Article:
When the battery 20 is normally connected, the electricity of the battery is charged on the condenser 38c, making the input signal into the Schmitt trigger circuit 38d high. The Schmitt trigger circuit 38d, making a sharp digital signal and eliminating chatterings of the input signal, outputs a "1" digital signal to the flip-flop 38e. Then the flip-flop 38E is not set and a "0" digital signal is outputted from the output terminal Q to the OR circuit 40. That is a normal case in which the automobile is capable to move.

When the battery 20 is demounted or a cable from the battery 20 is cut by false measures, the condenser 38c is discharged, setting the flip-flop 38e. In this case, the engine 10 is disabled by the engine ECU 18. Even after the battery 20 is reconnected under this condition, the output of the flip-flop 38e is not reversed, i.e., remains "1", despite any input signal into the set terminal S. The engine 10 remains disabled until identification measures are taken at the code input circuit 26. When the identification is rightly made, a "1" signal is inputted into the reset terminal R and the output of the flip-flop 38e is changed to "0".

With such a structure, the anti-theft circuit 24 generates a digital "1" signal when someone tries to intrude into the automobile or to disconnect the battery 20.

FIG. 5 shows a block diagram of the engine ECU 18 in which the following chips or circuits are provided. A central processing unit (CPU) 18a receives data from various sensors attached on the automobile, performs various calculations on the basis of preset control programs and generates data for controlling various actuators on the engine 10 including the fuel injector 16. A read only memory (ROM) 18b stores, in a nonvolatile manner, the control programs and other data necessary for controlling the engine 10 including a table for determining a fuel injecting duration. A random access memory (RAM) 18c temporarily stores input data and intermediate data in the course of the operation. A backup RAM 18d, backed up by the battery 20 but not through the ignition switch 22, keeps necessary control data for the engine 10 even when the ignition switch 22 is OFF. An input section 18e includes input ports, a wave-shaping circuit, a multiplexer and an A/D converter and inputs a digital signal from the OR circuit 40. An output section 18f includes output ports and a driver circuit for driving the fuel injector 16 to inject fuel into the engine 10 according to the control data from the CPU 18a. A bus line 18g which connects the CPU 18a, ROM 18b, the input section 18e, the output section 18f, etc. to one another and a source circuit 18h are also provided on the engine ECU 18.

The CPU 18a calculates an optimal fuel injecting timing and injecting duration for the engine 10 and the engine ECU 18 outputs a pulse data whose high state duration is the calculated injection duration of the fuel injector 16. When a digital signal "1" is inputted to the input section 18e of the engine ECU 18 from the OR circuit 40, a halt circuit (not shown) in the input section 18e prevents the input section 18e from transmitting various input data from outside to the CPU 18a. The engine ECU 18 therefore does not control, or disables, the engine 10.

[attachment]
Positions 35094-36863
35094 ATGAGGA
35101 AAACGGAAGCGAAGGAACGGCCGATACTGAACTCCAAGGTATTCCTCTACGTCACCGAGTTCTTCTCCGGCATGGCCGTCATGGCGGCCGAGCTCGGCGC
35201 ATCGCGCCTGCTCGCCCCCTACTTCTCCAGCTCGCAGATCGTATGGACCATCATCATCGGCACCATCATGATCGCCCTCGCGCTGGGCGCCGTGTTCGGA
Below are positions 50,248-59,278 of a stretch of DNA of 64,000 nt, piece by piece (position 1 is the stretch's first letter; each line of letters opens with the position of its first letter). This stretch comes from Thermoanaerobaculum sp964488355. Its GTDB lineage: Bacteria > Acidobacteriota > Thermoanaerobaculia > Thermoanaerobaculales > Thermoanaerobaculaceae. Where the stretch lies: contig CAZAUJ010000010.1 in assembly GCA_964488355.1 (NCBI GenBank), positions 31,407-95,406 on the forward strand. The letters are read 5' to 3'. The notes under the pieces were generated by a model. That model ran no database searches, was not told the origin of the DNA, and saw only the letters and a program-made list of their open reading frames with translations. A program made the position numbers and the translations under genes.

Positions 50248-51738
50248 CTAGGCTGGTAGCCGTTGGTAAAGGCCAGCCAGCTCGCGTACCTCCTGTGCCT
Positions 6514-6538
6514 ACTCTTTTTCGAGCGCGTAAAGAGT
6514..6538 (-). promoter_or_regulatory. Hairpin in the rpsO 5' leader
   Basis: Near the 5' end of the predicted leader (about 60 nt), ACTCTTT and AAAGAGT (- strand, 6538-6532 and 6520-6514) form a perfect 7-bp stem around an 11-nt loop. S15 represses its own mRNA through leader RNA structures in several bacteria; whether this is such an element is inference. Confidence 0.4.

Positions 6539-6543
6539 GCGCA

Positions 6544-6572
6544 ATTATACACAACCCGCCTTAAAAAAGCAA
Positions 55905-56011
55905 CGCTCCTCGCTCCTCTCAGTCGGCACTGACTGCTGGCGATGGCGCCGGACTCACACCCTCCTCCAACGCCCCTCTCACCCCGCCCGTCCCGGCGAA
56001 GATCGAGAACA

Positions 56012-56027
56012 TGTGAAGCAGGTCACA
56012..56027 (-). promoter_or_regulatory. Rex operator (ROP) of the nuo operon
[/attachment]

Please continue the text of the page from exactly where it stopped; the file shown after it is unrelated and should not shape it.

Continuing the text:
In this embodiment, the anti-theft circuit 24 stops functioning of the engine ECU 18 when a door is opened while the doors are locked or when the battery 20 is disconnected by some false measures. Once the engine ECU 18 is disabled by a detection of such false measures, it cannot be enabled until the authentic owner or driver resets the anti-theft circuit 24 by inputting a secret code through the code input circuit 26, making a sure anti-theft system. When the driver wants to start the engine 10 while no tampering has occurred, he can promptly start without any special operation. Otherwise, he can determine that the automobile has been tampered with during his absence because the engine 10 is disabled. In such case, he can start the engine 10 with a simple input of the secret code into the ten keys of the code input circuit 26.

In the embodiment above, the intrusion detection circuit 36 utilizes a door lock switch 36a and the door switches 36b through 36e for detecting an intrusion. Also, other detectors may be used such as a detector utilizing a window glass embedded with a transparent electrode in which a break of the window glass is detected by a break of a current through the electrode, a detector utilizing a microphone or the like to catch a noise of the glass breaking, a detector for detecting a change in voltage of the battery 20 or a combination of them.

The code input circuit 26 may be replaced by a device for inputting an array of special characters, a magnetic card, a release switch hidden on the automobile or the like that can identify the authentic driver.

The engine ECU 18 may be replaced by a start control circuit for the starter motor of the engine 10, a control circuit for the transmission or the like which prevents the automobile from starting or moving.

The door lock may be an automatic type which does not require the intentional locking operation.